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professor hisada is an expert in seismic engineering. he ran simulations to reproduce the vibrations of the building based on the seismic data on march 11th. >> translator: the quake severely volted upper floors but also bending on the mid-level. >> reporter: the building made large swaying motions much like a dancer's hips rotating. >> translator: the movement is called the secondary mode. >> reporter: the secondary mode is repeated in short cycles. the vibrations are different in nature from the long period motions. the long period motions that sway the top floors of high-rises are called primary mode movements. the secondary mode, on the other
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hand, has shorter cycles and effects the mid-level floors most seriously. in the march 11th quake, a massive slippage took place along the faultline. this triggered two shock modes simultaneously. the primary mode jolted the upper mode and the secondary mode caused significant damage to the mid-level floors. so now we know major quakes generate a secondary shock mode that can effect buildings. this means that if a major quake hits central or western japan as government specialists predict, the damage may be bigger than expected. >> translator: the impact of the secondary mode of buildings was unexpected. vibrations caused by the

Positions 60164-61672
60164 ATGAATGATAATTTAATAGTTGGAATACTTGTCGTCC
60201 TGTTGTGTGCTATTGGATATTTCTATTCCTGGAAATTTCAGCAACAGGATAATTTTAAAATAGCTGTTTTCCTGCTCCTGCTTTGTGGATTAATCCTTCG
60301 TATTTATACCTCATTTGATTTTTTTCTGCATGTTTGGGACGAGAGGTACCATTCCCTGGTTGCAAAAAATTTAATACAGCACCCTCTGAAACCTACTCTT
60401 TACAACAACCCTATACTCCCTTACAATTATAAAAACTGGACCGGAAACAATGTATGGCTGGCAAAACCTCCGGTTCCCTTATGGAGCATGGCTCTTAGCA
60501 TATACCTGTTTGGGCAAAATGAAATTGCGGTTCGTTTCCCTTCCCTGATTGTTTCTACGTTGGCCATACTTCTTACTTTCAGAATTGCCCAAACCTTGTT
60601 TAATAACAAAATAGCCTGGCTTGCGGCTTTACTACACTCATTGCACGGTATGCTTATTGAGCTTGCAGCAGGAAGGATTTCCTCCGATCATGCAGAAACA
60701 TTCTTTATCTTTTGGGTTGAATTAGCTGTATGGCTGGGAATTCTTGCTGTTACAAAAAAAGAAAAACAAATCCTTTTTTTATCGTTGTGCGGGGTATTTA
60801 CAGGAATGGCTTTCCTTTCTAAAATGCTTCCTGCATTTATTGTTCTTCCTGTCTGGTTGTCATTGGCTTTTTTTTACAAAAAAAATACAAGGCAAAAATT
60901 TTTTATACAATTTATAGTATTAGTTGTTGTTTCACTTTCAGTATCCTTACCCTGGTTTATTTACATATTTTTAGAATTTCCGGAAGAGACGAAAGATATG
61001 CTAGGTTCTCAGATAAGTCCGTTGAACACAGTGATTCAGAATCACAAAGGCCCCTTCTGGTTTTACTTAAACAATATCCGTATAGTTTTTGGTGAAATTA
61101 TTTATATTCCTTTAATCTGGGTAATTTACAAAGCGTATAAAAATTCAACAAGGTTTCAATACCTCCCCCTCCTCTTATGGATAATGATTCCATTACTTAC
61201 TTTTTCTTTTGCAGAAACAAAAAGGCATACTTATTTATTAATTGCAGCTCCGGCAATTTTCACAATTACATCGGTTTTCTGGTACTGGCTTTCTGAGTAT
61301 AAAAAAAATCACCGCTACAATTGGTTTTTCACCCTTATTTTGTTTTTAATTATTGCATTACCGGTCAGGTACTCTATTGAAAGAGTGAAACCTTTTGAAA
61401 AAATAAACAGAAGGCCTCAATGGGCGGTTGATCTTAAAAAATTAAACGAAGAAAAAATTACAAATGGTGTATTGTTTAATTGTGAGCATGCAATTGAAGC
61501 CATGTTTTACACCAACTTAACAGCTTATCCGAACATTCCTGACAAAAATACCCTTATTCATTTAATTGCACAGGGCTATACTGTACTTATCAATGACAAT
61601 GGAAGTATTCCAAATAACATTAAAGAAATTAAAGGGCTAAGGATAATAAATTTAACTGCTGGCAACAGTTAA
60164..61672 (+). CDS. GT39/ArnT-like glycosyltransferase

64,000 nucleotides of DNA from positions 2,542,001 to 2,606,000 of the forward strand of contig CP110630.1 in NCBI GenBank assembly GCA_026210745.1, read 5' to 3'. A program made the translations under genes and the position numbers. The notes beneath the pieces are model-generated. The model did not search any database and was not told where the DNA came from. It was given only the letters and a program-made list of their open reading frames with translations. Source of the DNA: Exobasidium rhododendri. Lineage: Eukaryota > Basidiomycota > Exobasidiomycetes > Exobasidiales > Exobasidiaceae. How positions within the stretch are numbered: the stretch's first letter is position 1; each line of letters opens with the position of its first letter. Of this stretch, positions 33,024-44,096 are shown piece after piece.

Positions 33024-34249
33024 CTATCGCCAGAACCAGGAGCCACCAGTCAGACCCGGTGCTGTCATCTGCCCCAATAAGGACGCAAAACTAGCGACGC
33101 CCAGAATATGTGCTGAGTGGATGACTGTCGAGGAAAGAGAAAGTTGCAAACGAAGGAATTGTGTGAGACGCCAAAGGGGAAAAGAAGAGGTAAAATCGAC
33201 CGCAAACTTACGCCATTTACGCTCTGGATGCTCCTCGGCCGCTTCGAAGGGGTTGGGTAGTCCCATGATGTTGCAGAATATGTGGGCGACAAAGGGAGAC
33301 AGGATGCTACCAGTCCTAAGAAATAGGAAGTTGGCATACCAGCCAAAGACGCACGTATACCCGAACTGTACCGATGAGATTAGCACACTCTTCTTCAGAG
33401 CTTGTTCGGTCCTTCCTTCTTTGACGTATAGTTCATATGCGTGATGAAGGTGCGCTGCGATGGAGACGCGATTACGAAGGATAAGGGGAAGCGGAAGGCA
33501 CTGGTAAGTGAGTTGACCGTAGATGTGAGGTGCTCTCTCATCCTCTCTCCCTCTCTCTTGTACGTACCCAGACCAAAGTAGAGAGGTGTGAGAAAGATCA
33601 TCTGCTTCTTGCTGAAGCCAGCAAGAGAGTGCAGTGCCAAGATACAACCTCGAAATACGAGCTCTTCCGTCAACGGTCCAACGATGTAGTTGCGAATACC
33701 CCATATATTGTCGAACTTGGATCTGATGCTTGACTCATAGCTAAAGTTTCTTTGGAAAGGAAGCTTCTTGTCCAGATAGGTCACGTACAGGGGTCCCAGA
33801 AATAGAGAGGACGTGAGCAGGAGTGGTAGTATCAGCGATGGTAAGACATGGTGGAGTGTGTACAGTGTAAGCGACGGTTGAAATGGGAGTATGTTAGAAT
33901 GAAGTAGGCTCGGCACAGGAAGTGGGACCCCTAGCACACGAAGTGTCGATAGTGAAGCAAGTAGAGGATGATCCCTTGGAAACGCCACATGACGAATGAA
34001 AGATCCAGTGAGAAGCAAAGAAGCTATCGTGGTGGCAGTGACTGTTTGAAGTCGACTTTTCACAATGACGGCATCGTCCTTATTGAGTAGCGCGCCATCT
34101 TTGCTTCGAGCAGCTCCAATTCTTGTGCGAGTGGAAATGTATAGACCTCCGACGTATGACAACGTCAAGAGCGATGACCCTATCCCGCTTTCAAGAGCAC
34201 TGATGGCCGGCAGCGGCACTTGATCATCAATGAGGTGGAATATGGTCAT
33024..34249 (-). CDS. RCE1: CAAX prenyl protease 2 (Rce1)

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secondary mode should be considered in addition to the top floors in designing safe buildings. "newsline" is the place to turn to for the latest on japan post-march 11th. we have two segments offering two unique perspectives on the fallout from the earthquake and tsunami. "nuclear watch" brings you insight and information on the impact of the fukushima daiichi crisis. and "the road ahead" examines japan's efforts to recover and rebuild. don't miss "nuclear watch" and "the road ahead" on "newsline. india's prime minister has vowed to do his utmost to fight crime in his country. expressed his resolve to mark india's 64th anniversary of independence from britain. >> translator: we are now